The fixture 10 also includes second universal joint assembly, indicated generally at 30. The second universal joint assembly 30 includes a cross 31 having a central body portion. A conventional lubrication fitting 32 is mounted on the body portion of the cross 31 for the same purpose as the lubrication fitting 22 described above. The cross 31 further includes four cylindrical trunnions 33 which extend radially outwardly from the body potion of the cross 31 in a common plane at right angles relative to one another. Each of the trunnions 33 is generally cylindrical in shape. A bearing cup 34 is mounted on the end of each of the trunnions 33. The bearing cups 34 are generally hollow and cylindrical in shape and are supported on the ends of the trunnions 33 for relative rotational movement in a manner which is well known in the art.

The second universal joint assembly 30 also includes a second inboard yoke 35. The second inboard yoke 35 includes a body portion having a pair of opposed arms 36 extending outwardly therefrom. Each of the opposed arms 36 has a cylindrical bore 36a formed therein. The bores 36a are aligned with one another. When the cross 31 is assembled with the second inboard yoke 35, the bearing cups 34 mounted on two opposed trunnions 33 of the cross 31 are received in the bores 36a formed through the opposed arms 36 of the second inboard yoke 35. The beating cups 34 are retained within the bores 36a by any conventional means.

The second universal joint assembly 30 further includes a second outboard yoke 37. The second outboard yoke 37 includes a body portion having a pair of opposed arms 38 extending outwardly therefrom. Each of the opposed arms 38 has a cylindrical bore 38a formed therein. The bores 38a are aligned with one another. When the cross 31 is assembled with the second outboard yoke 37, the bearing cups 34 mounted on two opposed trunnions 33 of the cross 31 are received in the bores 38a formed through the opposed arms 38 of the second inboard yoke 37. The beating cups 34 are retained within the bores 38a by any conventional means. A second connecting shaft 39 is secured to the second outboard yoke 37 by any conventional means. In the illustrated embodiment, the body portion of the second outboard yoke 37 has a saw slot formed through one side thereof to an axial opening. The second connecting shaft 39 has a first end which extends into the axial opening and is frictionally retained therein. The second connecting shaft 39 has a second end which extends axially from the second outboard yoke 37 and terminates in a splined outer surface 39a. A transverse notch or recess 39b is formed in the splined outer surface 39a of the second connecting shaft 39 for a purpose which will be explained below. A set screw 39c extends through a threaded aperture (not shown) formed through the second outboard yoke 37 to releasably engage the second connecting shaft 39 and prevent relative movement therebetween.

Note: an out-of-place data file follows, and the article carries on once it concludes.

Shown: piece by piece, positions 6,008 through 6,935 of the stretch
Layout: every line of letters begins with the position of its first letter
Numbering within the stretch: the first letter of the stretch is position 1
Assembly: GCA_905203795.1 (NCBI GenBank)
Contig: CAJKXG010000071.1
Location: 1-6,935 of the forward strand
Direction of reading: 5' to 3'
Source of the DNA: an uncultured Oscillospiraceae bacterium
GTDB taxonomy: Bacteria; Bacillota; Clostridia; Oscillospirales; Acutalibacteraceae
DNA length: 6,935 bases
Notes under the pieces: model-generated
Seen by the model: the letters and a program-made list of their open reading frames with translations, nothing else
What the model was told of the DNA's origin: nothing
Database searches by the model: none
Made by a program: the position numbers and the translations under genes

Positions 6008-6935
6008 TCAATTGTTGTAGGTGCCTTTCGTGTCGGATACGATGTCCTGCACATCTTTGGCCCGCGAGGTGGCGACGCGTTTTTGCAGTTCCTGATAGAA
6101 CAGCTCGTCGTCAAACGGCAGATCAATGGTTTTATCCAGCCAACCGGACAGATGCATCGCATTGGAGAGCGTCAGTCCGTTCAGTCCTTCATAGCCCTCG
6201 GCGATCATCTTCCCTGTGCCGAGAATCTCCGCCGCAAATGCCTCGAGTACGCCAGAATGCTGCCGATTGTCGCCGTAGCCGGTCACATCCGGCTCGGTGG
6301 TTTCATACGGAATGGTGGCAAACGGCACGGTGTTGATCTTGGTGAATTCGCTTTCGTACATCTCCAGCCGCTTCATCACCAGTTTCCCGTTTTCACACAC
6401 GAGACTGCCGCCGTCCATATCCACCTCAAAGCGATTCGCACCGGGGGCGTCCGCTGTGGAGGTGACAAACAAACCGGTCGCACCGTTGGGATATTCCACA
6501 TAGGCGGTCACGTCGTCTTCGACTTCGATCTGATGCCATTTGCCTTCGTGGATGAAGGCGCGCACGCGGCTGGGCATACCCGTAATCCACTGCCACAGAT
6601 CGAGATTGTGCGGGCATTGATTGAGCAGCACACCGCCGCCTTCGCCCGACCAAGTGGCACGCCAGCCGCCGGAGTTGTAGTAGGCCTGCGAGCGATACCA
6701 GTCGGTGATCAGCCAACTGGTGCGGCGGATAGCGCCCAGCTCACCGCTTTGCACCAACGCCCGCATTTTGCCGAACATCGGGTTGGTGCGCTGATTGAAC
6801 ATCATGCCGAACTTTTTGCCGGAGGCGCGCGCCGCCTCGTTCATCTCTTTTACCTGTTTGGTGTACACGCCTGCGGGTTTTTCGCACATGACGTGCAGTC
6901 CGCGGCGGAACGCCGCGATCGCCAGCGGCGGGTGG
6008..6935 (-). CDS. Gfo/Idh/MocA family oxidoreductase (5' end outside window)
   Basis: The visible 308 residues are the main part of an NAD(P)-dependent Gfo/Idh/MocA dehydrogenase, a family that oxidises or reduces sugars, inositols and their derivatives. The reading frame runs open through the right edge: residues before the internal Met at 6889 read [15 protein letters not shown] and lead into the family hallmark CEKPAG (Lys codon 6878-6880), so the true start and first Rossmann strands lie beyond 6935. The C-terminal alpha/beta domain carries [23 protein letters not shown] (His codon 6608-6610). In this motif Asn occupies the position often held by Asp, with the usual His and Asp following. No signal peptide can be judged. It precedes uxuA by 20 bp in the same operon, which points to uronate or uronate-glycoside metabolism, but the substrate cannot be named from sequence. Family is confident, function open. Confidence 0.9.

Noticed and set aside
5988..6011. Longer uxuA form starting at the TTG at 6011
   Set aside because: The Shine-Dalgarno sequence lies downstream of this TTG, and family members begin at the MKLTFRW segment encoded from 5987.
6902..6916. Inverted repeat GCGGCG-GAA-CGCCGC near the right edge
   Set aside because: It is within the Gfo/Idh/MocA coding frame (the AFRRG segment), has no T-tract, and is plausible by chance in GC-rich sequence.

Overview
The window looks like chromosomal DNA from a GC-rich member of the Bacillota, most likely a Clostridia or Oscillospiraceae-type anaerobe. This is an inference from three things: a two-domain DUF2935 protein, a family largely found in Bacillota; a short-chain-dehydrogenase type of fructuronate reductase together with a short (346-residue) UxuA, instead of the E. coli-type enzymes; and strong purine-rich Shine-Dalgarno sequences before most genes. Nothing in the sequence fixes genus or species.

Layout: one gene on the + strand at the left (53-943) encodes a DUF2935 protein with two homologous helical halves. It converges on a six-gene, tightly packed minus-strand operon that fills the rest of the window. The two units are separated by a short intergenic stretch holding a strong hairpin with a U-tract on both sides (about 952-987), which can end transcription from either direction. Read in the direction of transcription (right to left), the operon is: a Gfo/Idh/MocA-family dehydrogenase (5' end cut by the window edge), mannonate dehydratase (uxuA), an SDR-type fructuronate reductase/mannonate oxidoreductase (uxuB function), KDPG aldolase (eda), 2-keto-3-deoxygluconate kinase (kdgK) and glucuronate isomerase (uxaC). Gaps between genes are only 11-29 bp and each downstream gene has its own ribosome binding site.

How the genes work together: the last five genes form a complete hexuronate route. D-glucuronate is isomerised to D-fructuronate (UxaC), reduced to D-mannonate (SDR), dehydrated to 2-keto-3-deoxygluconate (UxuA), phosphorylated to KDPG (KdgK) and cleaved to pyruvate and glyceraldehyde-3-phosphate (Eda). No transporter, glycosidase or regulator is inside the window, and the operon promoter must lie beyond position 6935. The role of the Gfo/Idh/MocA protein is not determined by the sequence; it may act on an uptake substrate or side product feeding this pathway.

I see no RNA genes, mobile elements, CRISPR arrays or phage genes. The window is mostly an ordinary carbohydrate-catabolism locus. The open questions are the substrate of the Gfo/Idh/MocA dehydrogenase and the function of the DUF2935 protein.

The fixture 10 further includes a shaft assembly, indicated generally at 40, which extends between the first and second universal joint assemblies 20 and 30, respectively. The shaft assembly 40 includes a male splined member 41 which is secured, such as by welding, to the first inboard yoke 25 of the first universal joint assembly 20. The male splined member 41 extends within and cooperates with a female splined member 42 of the shaft assembly 40. The illustrated male splined member 41 is a conventional four bar spline which is commonly used in steering shaft assemblies of this type. However, it will be appreciated that the male and female members 41 and 42 may be embodied as other structures which provide a rotational driving connection, yet which permit relative axial movement. The junction between the male and female members 41 and 42 is protectively covered by a conventional boot and seal assembly, indicated generally at 43. The opposite end of the female splined member 42 terminates in a reduced diameter portion 42a (see FIG. 3).

The shaft assembly 40 also includes a hollow cylindrical extension member 44 having a first end which is secured, such as by welding, to the second inboard yoke 35 of the second universal joint assembly 30. The extension member 44 has a second end which is journalled on the reduced diameter portion 42a of the female splined member 42. Thus, the extension member 44 (and the second universal joint 30 secured thereto) can be rotated relative to the female splined member 42 (and the first universal joint assembly 20 secured thereto). A set screw 45 extends through a threaded aperture (not shown) formed through the extension member 44 to releasably engage the female splined member 42 and prevent relative movement therebetween.